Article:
‘No wax, no love’
Ski clinics begin to prepare for easy movement on snow
By JEFF BRADY
The snow will fly here eventually, and local cross country ski enthusiast John Briner is hoping to see more Skagway people outside this winter to enjoy the sport.
And with some instruction, they can learn some simple drills that will not only improve how they ski, but make the sport easier for them.
At the beginning of November, Briner began conducting weekly ski clinics at the Skagway Recreation Center. On Tuesdays, he is working with kids in the after school program, and on Wednesday evenings he is working with adults who are new to the sport or who just want learn how to be better skiers. The adult program begins at 7 p.m. in the multi-purpose room at the SRC.
For the next six weeks, or until the snow arrives, the clinics will be held indoors, and then the classes will move outside to the adjacent soccer field for working on technique. Briner said people can catch them all, or drop in on classes when they can.
“You don’t need to come to every single one,” Briner said. “It’s about getting people skiing.”
The children’s program is set up more as an activity program, and he is working with parent Shanna Thomas and the rec. center staff. After doing some drills in the snow on the soccer field, then the kids and adults will be ready for skiing around town, out in Dyea, and up at Log Cabin. He’ll also work with those who want to take their skills to the backcountry.
Right now, he is hoping for a good snow year down here on the coast, because it saves people a trip up the pass. Three years ago conditions were ideal just up the railroad tracks and in Dyea, but it hasn’t been as good the last two winters.
“You never know how long it will last,” he said of snow conditions in Skagway and Dyea. When it’s ideal, “You can’t wait, you have to go.”
Of course, there is world class skiing in Whitehorse at the Mount McIntyre facility. Briner says Skagway skiers in their Carhartts don’t have to be intimidated by the lycra-clad Yukoners.
“They have some of the best beginner ski trails I have ever seen,” said Briner, adding that the staff is friendly and helpful. The mountain is already open for the season. To learn more, go to www.xcskiwhitehorse.ca . Log Cabin will be the focus after the new year, with Saturday trips planned beginning in February for adults and kids. For those who like fun races, Briner said he would like to organize groups to go to the Yukon for the Marsh Lake and Mt. Lorne races. And everyone’s goal is to be ready for the Buckwheat Ski Classic at the end of March.
“It’s fun to enjoy a nicely prepared course with lots of people,” he said of those races. “It’s not just about the racing.”
Briner had three people at his first adult class. Since all had skied before, he asked them where they wanted to be with their skiing. It ranged from simply getting better and more comfortable on skis, to improving the kick and glide, to working the body in shape for a paddling race next summer.
Briner, who spent many years as an instructor in the Colorado ski town of Telluride, told how it took him a long time to get where he “saw the light.”
It came not long after he was working really hard, huffing and puffing his way along a ski trail, and not getting anywhere fast. Two men, who were quite a bit older and in not as good a shape as Briner, then passed him, carrying on a relaxed conversation while they glided by.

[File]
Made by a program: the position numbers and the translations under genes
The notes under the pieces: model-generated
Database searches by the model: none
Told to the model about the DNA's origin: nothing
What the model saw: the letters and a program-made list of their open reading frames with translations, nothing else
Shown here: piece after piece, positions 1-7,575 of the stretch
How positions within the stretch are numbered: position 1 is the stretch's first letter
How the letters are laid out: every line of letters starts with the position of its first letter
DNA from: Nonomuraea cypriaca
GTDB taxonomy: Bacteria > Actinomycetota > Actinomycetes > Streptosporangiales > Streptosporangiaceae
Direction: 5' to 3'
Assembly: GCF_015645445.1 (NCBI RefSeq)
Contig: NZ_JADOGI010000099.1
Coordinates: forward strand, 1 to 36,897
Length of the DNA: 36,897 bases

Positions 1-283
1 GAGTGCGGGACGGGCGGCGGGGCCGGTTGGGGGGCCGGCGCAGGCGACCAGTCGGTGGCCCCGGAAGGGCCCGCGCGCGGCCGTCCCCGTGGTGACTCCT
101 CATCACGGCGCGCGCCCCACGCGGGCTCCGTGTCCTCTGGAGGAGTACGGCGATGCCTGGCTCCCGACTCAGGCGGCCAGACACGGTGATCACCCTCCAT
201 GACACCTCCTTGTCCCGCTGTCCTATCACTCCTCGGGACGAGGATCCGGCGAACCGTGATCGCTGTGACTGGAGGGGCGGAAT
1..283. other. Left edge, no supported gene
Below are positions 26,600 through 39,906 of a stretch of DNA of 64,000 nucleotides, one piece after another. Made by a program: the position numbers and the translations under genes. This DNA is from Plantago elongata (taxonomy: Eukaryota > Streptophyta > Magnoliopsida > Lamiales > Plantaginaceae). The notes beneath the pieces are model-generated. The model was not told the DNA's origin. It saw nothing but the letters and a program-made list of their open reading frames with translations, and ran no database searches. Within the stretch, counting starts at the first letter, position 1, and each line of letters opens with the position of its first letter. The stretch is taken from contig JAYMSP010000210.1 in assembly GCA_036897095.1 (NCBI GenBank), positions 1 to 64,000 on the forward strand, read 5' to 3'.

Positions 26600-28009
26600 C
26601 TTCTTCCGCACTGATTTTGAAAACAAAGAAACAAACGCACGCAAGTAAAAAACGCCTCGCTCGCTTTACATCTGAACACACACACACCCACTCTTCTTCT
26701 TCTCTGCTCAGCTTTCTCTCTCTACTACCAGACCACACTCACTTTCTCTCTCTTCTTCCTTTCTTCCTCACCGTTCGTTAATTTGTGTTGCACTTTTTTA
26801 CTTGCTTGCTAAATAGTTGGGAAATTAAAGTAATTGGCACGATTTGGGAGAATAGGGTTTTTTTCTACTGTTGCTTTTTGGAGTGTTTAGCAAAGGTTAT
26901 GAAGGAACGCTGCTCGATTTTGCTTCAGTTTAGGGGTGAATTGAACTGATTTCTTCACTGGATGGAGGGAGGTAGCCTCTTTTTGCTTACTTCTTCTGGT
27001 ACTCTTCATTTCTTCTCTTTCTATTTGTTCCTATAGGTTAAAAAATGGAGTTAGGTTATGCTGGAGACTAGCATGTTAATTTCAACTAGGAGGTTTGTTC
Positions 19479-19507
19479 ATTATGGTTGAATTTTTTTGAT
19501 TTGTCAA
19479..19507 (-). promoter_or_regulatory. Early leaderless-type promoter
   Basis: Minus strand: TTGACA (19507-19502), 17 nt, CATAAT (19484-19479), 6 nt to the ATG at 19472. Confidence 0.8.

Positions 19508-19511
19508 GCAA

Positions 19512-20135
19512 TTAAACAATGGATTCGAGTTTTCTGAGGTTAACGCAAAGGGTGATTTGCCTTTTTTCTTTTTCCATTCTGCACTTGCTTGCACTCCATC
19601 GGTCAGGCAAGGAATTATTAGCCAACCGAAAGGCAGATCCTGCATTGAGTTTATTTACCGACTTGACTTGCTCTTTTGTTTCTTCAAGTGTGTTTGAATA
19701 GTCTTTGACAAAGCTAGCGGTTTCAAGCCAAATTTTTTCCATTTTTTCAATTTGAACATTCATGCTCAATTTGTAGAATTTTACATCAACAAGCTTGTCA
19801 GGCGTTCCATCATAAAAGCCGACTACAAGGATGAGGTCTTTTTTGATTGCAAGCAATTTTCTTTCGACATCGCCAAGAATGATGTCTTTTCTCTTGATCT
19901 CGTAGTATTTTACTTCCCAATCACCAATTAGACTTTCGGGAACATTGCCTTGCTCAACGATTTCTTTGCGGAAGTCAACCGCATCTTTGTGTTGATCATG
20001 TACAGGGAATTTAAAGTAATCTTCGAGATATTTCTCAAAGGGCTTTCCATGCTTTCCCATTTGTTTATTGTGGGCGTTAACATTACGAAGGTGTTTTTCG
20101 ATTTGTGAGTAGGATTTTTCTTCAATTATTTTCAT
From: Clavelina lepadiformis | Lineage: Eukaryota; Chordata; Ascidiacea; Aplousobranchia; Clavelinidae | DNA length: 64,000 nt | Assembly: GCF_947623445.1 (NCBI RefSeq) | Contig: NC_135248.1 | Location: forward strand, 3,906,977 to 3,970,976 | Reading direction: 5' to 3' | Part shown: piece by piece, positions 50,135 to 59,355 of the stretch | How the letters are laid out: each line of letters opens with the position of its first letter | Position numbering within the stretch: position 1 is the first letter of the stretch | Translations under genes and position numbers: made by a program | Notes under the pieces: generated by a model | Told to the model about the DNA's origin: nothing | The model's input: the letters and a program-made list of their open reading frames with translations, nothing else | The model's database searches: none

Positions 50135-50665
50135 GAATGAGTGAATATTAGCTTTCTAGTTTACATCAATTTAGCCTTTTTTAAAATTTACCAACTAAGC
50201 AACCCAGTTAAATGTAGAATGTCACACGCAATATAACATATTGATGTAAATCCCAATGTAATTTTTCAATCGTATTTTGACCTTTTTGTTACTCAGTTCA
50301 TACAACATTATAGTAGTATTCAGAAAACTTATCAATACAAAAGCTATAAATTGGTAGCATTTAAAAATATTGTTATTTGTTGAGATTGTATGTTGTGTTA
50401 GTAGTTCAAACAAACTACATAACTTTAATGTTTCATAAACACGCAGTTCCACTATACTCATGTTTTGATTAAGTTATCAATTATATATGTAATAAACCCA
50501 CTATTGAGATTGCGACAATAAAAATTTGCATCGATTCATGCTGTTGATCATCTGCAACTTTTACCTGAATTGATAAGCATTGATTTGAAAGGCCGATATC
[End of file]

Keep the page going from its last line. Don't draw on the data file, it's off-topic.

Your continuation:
John Briner explains how wax works on skis. Jeff Brady
“How do they do that,” he said to himself, and it sent him in a direction to learn more about how skis work, and how to get to that glide point. Once he reached that point, it became a much more enjoyable sport.
In classic cross country skiing, the technique window is narrow, but attainable by anyone, he said. During the first class he had participants look at how skis are constructed, and debunked some myths.
One is that waxless skis don’t need wax.
“No wax, no love,” he said, showing how waxing the tips and tails of skis improves glide, and how using a stickier wax in the middle improves grip. He said all skis should be waxed every three or four times you ski. For those who don’t know how to wax, the Mountain Shop is set up to do it for you, he said.
Another myth is that “if you can walk, you can ski.”
A lot of skiers are walkers, he said, but their weight stays in the middle of the ski – the sticky part – and in turn slows them down. “That’s not skiing,” he said.
To glide, skis need to skim along a microscopic layer of water that is just above the snow, he illustrated. And to get up there, you have to learn how to control your movement, using your legs as propulsion, with the aid of poles. The middle of the skis aren’t supposed to touch the snow, except when shifting weight.
Briner then had each student get up and practice falling forward and catching himself by sticking one leg out.
“That’s the first move,” he said, and then he had the student roll up on the foot, and fall forward again so the other leg would respond.
It took a while, but with practice, one could “fall forward” and stay balanced, while moving to the next leg, and always looking ahead. This is the essence of the diagonal stride, “the heart and soul” of cross country technique.
When those two old guys blew by him years ago, they were leaning forward, and gliding in a rhythmic cadence. He said everyone can get to where they are moving like that. And even if they miss a lesson or two or three, he can get them back on track.
“Anybody can come at any time,” Briner said. “We’ll get them going.”
Intramural Hang Time
From top: Kara Whitehead leads the fast break for her team; Madison Cox gets a shot off behind a solid pick by her teammates; Zoe Wassman, Hailey Jensen, Colton Belisle, and Alex Ackerman raise their arms high for the rebound; and Gavin Murphy drives hard to the hoop.
Photos by Andrew Cremata